I hate mornings.
But every day I force myself to get out of bed before my kids wake up, so I can drink some coffee, read my Bible, and have some peace and quiet before the craziness of the day begins.
When I do this, my morning – and by extension, the rest of my day – gets off on the right foot!
This morning, I finished up the book of Genesis and read one of my favorite passages of Scripture. It is one I always seem to forget about until it is right there in front of me. Then I am reminded of the awesome goodness of God!
“You intended to harm me, but God intended it for good”Genesis 50:20
In its context, Joseph is talking to his brothers who were worried that he would retaliate for being sold as a slave by them years earlier, now that their father had died. Here, Joseph assures them that he forgave them long ago, and reminded them that God was in control of the situation and used their evil actions for the ultimate good of His people.
Yet, every time I read this verse, I can’t help but think of cancer.
I can’t think of many things that cause as much harm as cancer.
Cancer strikes without warning. Often, without cause. It does not care if you are the CEO of your company. It doesn’t care if you are unemployed. It doesn’t care if you have children. It doesn’t even care if you are a child.
Cancer is a thief. It takes your health. It takes your independence. It takes your finances. It takes your hair. It takes your fertility. It takes your strength. It takes your relationships. It takes your time.
Cancer kills. It kills healthy cells in your body. It kills your energy. It kills your joy. Sometimes, it kills people.
What an evil disease.
When faced with such a diagnosis, it is natural to despair.
In the Bible, when Joseph was sold into slavery, it would have been natural for him to give into despair.
And maybe he did. There are no biblical accounts of it, but who knows. Maybe he did have a few days where he questioned the goodness and the wisdom of God. After all, just before he was sold into slavery by his brothers, Joseph had a dream that one day he would rule over them. As a slave, that dream must have seemed impossible.
Sometimes, it is easy to let our current circumstances influence what we think is possible. Sometimes, we let our dreams die because we can’t see a way out.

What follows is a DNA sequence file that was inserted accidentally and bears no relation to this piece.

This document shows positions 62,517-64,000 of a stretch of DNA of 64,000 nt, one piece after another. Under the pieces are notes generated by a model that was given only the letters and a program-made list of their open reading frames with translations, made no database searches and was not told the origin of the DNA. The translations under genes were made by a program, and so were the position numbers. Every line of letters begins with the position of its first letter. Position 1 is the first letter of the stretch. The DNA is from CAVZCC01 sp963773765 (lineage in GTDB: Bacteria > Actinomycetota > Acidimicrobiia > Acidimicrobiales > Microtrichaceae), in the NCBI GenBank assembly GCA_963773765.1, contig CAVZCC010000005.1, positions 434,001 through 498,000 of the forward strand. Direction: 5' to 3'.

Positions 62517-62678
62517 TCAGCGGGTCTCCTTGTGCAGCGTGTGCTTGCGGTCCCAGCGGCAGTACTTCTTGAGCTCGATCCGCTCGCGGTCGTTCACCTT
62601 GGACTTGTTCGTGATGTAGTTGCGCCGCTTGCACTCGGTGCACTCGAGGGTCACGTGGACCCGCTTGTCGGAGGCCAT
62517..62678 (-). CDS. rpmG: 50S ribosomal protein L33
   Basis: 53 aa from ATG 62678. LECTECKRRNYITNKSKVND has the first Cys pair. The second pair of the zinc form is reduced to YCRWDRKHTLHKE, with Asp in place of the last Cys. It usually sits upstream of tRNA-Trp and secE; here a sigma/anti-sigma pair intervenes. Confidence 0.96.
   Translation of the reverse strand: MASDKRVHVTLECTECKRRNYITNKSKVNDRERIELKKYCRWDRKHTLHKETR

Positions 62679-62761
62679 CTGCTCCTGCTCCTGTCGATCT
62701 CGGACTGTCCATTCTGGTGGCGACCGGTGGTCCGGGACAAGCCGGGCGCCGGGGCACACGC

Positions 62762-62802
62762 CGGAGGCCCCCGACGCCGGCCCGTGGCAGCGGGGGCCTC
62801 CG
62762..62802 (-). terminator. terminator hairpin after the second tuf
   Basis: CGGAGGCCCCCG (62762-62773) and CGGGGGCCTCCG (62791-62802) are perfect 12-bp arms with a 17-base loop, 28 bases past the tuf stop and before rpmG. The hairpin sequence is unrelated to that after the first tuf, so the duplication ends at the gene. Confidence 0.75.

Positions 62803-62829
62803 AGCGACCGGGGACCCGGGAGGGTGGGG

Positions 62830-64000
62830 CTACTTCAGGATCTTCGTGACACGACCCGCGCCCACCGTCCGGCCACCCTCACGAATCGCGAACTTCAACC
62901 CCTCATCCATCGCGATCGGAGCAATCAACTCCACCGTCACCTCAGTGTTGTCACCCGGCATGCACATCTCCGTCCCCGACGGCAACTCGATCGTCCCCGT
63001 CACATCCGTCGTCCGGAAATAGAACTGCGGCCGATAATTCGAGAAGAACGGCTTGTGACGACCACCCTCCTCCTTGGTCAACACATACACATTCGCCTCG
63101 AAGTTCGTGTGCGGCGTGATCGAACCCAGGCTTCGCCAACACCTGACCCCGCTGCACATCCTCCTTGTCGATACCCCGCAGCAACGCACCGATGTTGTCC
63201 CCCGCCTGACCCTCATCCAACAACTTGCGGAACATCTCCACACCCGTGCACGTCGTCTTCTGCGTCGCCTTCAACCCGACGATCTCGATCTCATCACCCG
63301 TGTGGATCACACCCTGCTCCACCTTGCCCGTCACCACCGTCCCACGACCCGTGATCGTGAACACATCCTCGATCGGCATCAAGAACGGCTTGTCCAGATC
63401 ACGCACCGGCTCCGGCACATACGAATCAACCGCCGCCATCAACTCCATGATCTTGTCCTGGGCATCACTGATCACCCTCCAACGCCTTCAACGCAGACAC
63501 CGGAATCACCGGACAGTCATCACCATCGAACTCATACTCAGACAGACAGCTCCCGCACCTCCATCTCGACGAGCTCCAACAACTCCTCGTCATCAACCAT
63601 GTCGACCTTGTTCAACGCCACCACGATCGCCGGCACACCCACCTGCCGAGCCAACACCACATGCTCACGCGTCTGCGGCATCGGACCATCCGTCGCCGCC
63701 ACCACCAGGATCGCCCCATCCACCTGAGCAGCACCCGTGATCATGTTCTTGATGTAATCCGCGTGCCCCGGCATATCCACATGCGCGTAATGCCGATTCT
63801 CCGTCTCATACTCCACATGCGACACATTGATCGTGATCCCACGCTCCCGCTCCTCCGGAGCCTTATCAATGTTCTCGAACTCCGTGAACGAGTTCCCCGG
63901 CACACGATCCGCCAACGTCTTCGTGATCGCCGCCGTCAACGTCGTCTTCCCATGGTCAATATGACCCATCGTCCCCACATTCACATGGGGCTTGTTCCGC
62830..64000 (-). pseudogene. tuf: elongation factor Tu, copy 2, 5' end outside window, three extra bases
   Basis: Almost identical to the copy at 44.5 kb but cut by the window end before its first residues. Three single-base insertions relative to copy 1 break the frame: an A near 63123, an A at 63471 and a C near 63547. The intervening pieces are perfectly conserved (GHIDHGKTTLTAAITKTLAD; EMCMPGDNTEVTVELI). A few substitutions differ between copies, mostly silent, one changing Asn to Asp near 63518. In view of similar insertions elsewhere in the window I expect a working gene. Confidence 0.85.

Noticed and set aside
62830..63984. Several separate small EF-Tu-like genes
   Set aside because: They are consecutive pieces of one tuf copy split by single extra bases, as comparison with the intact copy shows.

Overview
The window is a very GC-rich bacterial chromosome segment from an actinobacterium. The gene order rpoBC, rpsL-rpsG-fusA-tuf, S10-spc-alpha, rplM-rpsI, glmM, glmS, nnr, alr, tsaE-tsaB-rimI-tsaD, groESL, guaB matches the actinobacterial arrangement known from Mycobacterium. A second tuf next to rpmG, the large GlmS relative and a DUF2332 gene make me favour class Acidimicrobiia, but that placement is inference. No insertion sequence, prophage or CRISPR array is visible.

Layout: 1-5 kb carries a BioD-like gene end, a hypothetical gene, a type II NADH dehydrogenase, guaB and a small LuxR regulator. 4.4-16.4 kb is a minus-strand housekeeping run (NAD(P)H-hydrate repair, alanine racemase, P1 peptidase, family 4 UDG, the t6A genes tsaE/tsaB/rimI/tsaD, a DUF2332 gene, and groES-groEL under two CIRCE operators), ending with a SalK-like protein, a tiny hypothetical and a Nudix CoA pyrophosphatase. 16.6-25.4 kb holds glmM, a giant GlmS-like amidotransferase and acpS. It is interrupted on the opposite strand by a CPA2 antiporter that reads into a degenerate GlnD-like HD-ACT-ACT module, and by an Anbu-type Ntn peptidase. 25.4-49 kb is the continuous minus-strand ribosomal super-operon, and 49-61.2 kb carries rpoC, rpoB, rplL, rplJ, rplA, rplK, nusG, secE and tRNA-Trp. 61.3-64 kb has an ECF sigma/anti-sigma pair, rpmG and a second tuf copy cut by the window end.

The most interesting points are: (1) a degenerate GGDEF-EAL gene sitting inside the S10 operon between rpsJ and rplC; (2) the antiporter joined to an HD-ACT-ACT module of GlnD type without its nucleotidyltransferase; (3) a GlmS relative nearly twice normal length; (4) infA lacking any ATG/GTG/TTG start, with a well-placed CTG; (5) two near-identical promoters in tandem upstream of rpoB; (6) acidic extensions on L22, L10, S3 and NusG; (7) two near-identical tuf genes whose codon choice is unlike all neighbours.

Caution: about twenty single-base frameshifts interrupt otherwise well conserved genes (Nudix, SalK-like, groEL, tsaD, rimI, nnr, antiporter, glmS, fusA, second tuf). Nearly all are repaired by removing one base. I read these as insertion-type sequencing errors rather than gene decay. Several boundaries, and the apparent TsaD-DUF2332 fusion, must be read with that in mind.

Sometimes, when something intends to harm us……we allow it to.
But what if God really does intend it for good?
Can any good come from cancer?
This is something I have found myself questioning lately. In the last month at Maple Tree, we have had 3 patients lose their battle with cancer.
And we are taking it pretty hard.
Honestly, I have found myself angry about it. It just seems so unfair. So wrong. So…not the way it should be.
The other morning, I was thinking about the most recent patient we lost – a woman who was my age. She had a little boy. She had a family who loved her. She had lots of friends and a cool job. All in all, she had a seemingly wonderful life.
I found myself feeling sad and angry, and maybe even a little guilty about the whole thing. Why should I get to kiss my children good night when she never will be able to again? It just didn’t seem fair.
That is when it hit me. If things were reversed, and it was me who had lost my battle with cancer….would I want others feeling that way? Would I want people feeling sad, and mad, and guilty, and disconnected from their family, friends, and God?
Of course not!! Because that is letting the cancer win!
When we live joyfully and love our lives and the people we share it with, God wins!
So what good is God bringing about through cancer?
Maybe tonight, rather than checking out on your phone before bed, you take time to connect with your spouse. Maybe you give your children a little extra grace when they ask you the same exact question for the zillionth time. Maybe you smile at a stranger. Maybe you pause to count your numerous blessings before responding in anger. Maybe you give generously. Laugh loudly. Love freely.
Live Out Loud.
Maybe then you can understand what Joseph meant when he said that God was able to bring good out of the very thing meant to harm him.